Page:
Mr Robert Emerson Bartholomew
PhD, Sociology, James Cook University (1998); MA Australian Sociology, Flinders University of South Australia (1992); MA, American Sociology, State University of New York at Albany (1984); BA, Communications, State University of New York at Plattsburgh (1979); Certificate in Radio Broadcasting, Adirondack Community College, New York (1977)
Robert is a medical sociologist who has written extensively on the inappropriate placement of disease and disorder labels onto unpopular or unfamiliar behaviours (the medicalization of deviance). He began his career as a journalist for several New York State radio stations and has lived with the Malay people in Malaysia and Aborigines in the Tanami Desert of Central Australia. He was featured in a National Geographic series on modern myths. A Fellow with the Center for Inquiry in Amherst, New York, he teaches History at Botany College in Auckland. His books include: No Maori Allowed: New Zealand's Forgotten History of Racial Segregation (2020); American Intolerance: Our Dark History of Demonizing Immigrants (with Anja Reumschüssel, 2018); A Colorful History of Popular Delusions (with Peter Hassall, 2015), and Outbreak! The Encyclopedia of Extraordinary Social Behavior (with Hilary Evans, 2009).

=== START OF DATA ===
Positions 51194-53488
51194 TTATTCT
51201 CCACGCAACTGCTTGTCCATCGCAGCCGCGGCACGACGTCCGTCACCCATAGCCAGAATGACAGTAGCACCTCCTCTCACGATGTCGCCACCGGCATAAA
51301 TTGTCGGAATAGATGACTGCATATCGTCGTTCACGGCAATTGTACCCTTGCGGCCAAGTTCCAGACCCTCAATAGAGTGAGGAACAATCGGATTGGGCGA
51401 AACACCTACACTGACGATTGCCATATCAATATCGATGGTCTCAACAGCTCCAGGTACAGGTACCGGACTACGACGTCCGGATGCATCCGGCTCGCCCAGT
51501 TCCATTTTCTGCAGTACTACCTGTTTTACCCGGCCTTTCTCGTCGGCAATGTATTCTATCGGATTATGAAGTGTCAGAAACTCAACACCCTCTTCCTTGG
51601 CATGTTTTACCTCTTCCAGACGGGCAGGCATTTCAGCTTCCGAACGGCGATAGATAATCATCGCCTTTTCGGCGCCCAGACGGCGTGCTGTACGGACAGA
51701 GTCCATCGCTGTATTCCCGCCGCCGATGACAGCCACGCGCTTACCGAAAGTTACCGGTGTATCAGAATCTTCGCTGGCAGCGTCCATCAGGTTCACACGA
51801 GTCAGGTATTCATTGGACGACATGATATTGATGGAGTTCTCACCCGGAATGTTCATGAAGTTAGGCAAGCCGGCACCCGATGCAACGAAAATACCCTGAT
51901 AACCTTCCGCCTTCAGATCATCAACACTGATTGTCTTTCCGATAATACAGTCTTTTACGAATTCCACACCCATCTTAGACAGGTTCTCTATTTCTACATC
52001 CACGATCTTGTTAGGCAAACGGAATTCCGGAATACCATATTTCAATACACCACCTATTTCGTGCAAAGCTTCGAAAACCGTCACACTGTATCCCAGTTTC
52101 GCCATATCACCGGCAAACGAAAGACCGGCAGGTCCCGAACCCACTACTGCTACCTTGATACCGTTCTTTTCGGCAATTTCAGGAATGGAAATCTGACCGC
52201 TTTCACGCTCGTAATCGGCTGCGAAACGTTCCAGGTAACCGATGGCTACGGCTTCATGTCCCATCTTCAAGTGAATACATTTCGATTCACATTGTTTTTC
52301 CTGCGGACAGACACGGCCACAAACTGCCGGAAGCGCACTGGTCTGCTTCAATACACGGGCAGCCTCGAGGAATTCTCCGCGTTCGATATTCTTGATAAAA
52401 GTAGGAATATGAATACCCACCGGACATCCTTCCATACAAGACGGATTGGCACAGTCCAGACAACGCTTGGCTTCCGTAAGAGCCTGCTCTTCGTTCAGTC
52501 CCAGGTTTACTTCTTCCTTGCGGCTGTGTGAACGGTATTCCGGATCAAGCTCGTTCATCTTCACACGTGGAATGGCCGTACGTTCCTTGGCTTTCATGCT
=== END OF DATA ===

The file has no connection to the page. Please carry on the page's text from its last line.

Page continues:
Research | Current
Mass psychogenic illness, moral panics, Māori racial segregation, belief in the supernatural
Areas of expertise
Mass psychogenic illness, culture-bound syndromes, the history of tabloid journalism, topics on the margins of science (UFOs, ghosts, lake monsters, Bigfoot, etc., and why people believe in them), the medicalization of deviance, and the demonization of migrants, media hoaxes, and the history of Māori racial segregation.
The Committee for Skeptical Inquiry, Amherst, New York ('The Skeptics')